Franchising Your Business: Do you Make the Leap?

from Lori Karpman, President, Lori Karpman & Associates Ltd.

The franchise model is a special one, while franchisees are in operating businesses such as the restaurant, dry cleaning, retail or moving business, the franchisor is in the “franchise business”. Franchising is a specialty of its own just like and is to business like orthopedics is to medicine or chemistry is to science. Deciding to franchise a business is primarily a financing decision that companies make to fund growth. Funding growth requires large amounts of capital and this capital can be obtained via 2 ways: (1) conventional bank financing or (2) private investment. Both of these options have serious long-term financial implications; growth is slow and high priced. The major attraction of financing through franchising is the speed of development and the low cost involved. Instead of borrowing $1 million to build 10 franchises at $100,000 each, a “franchisor” finds investors who can each invest $100,000 and build and own a franchised unit of their own. These investors become “franchisees” and are required to own and operated their franchise strictly in accordance with the franchisors rules and specifications.  In return for the use of the name, the goodwill and the system, franchisees pay to the franchisor a monthly “Royalty Fee”, which is generally a percentage of the weekly Gross Sales. In essence then, a series of partnerships is created between the franchisor and individual investors. The whole forms a franchise system-complete with its own set of rules, regulations that must be strictly enforced by the franchisor.

When making the decision to franchise there are many factors to consider. The first and most obvious is whether the concept is “franchisable”. To be capable of being franchised a concept must be easily replicated anywhere in the world. Can a franchisee in Winnipeg get the same dinnerware and food supplies as a franchisee in Moncton? Will the raw materials needed for the construction of a franchise be 3 times the price in Saskatoon? The next biggest consideration is the cost of entry. How much will it cost a franchisee to buy into your concept? What is the total investment required for a turn-key operation? Is a specialized skill set is required? This will narrow your target market of potential franchise prospects. How easy is the business to run? These factors, although not exhaustive by any means, are the primary ones that will essentially decide whether franchising is a viable model for your business. The bottom line is that concepts can only be franchised if someone else can replicate the exact original model in their own community. This is why every franchisor must have a very detailed operations manual, so that every franchisee is ensured to operate according to common standards.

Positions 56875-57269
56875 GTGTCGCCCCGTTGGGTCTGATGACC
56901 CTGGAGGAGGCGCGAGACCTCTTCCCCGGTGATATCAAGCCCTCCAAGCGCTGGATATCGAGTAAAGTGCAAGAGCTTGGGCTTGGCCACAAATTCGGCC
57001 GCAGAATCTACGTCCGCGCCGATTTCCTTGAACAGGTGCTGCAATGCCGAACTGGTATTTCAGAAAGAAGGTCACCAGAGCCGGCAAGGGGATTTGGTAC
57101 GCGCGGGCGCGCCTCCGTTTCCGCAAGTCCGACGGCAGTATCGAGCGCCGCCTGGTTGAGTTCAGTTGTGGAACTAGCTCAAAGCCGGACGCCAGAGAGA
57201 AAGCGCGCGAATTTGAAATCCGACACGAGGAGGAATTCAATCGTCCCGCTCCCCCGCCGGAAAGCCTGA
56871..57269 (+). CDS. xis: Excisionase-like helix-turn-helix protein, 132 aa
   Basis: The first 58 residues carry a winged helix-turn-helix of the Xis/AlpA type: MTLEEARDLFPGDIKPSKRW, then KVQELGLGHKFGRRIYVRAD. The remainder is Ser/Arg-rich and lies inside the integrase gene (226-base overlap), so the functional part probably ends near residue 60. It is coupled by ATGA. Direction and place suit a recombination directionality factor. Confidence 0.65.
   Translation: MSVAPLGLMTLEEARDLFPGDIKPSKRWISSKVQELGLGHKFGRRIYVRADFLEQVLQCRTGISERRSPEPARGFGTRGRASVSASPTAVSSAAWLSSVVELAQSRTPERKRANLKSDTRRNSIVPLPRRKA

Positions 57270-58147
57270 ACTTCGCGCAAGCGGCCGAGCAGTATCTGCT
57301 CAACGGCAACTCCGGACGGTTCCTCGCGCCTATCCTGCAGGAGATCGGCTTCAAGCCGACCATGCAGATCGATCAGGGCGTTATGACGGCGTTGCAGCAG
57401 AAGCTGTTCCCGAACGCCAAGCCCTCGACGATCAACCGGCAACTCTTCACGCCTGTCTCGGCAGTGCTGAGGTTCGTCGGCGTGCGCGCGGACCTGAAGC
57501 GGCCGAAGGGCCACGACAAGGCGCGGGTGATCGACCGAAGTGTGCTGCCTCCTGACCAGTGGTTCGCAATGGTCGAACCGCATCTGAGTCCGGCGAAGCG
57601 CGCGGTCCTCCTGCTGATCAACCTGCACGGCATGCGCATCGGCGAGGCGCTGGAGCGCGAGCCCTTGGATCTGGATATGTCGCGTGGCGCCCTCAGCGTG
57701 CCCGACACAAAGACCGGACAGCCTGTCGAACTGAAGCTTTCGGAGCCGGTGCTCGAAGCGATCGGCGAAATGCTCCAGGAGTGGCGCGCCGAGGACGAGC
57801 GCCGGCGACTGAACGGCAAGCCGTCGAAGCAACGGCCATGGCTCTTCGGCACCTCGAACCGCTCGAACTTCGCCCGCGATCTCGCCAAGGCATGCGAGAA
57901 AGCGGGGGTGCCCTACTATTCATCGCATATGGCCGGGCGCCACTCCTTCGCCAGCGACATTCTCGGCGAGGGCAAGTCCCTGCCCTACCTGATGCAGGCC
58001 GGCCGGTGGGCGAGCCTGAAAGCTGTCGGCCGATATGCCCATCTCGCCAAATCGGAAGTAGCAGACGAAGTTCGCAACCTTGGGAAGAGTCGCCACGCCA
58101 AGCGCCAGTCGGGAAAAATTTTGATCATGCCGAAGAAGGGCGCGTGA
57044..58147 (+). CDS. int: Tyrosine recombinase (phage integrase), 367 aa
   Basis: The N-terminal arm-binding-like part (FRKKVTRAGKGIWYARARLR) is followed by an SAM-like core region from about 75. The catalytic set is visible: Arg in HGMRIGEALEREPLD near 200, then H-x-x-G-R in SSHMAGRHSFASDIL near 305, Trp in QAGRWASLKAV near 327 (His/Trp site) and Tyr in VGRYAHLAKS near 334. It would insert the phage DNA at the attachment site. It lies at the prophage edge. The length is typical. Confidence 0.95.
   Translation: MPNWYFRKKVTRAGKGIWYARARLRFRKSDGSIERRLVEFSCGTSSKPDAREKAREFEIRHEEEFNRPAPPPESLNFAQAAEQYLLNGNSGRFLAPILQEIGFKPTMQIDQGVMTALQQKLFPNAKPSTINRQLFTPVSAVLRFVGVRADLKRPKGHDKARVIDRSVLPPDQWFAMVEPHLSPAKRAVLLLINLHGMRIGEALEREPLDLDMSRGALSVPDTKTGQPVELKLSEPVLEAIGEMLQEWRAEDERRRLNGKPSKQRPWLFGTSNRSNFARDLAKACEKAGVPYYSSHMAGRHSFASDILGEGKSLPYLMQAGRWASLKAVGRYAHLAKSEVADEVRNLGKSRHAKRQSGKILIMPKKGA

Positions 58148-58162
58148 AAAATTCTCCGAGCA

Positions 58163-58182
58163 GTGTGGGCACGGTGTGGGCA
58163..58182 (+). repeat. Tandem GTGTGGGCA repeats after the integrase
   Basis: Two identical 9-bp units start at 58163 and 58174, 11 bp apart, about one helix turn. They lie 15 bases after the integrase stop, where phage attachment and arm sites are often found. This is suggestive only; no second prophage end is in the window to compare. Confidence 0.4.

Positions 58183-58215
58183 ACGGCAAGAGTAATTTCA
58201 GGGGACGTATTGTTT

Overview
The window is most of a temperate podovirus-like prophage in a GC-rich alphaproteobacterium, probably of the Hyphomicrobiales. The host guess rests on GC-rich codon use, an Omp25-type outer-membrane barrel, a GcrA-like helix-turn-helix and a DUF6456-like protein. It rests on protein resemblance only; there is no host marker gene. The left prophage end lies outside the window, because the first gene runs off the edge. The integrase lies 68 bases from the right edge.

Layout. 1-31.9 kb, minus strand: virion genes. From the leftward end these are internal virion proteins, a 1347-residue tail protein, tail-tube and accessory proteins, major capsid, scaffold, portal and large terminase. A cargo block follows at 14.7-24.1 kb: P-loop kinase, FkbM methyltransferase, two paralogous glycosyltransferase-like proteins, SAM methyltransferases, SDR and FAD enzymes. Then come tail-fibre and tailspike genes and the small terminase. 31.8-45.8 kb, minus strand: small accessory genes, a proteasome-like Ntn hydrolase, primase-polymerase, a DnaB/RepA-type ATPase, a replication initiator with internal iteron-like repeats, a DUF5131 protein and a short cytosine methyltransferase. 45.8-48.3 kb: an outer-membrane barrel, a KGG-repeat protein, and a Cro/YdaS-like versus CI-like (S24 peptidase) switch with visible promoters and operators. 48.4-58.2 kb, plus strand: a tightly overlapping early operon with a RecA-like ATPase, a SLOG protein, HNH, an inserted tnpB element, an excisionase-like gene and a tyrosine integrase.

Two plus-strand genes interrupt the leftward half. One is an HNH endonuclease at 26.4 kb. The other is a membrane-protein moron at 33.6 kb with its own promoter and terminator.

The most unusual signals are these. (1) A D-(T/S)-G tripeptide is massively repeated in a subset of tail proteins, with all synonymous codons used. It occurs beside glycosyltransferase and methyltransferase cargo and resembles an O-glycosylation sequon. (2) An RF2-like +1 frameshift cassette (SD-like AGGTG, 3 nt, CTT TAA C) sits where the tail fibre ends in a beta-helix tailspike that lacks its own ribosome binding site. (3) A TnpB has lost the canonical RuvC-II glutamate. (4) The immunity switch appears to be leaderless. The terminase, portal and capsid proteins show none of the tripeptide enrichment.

The first question a franchisor has to ask itself before franchising is a financial one. If the company is well capitalized and can afford to do the expansion internally without the requirement of outside financing then corporate growth is the way to go. Why? Because, franchising is an entirely different business than the operating business as mentioned above, so while a franchisor may have been in the restaurant business before, they will no longer be once franchised.  Their operations people out in the field will remain so but those at head office, will be facing a whole new set of responsibilities and challenges. Franchising brings with it a host of onerous obligations and responsibilities to which the franchisor will be held to by the franchisees.  Obligations of support and training, new product development, marketing, and the like are what will occupy the time of the executives at head office now. Franchisor obligations center on ensuring the smooth operations of multiple stores in a chain. Successful franchisors understand that from this point on the franchisee is their client. While the ultimate goal is always to satisfy the end consumer, that result can only be achieved by providing the front line franchisees with all the tools necessary to ensure their success. This means not only research and development and strong marketing programs, it means having the right personnel in support roles as well. The same rules of customer service at the store level apply to the franchisees. Remember, the name of the game is growth, in sales and in units. A franchisor’s best salesman is a successful franchisee. After all, who do prospects talk to first? The answers to the questions-do you get good support and are you making money, must be a resounding YES! Therefore, a good franchisor is committed to investing in and building an infrastructure of talented people to create, implement, and police the policies, procedures, and systems needed to achieve that YES!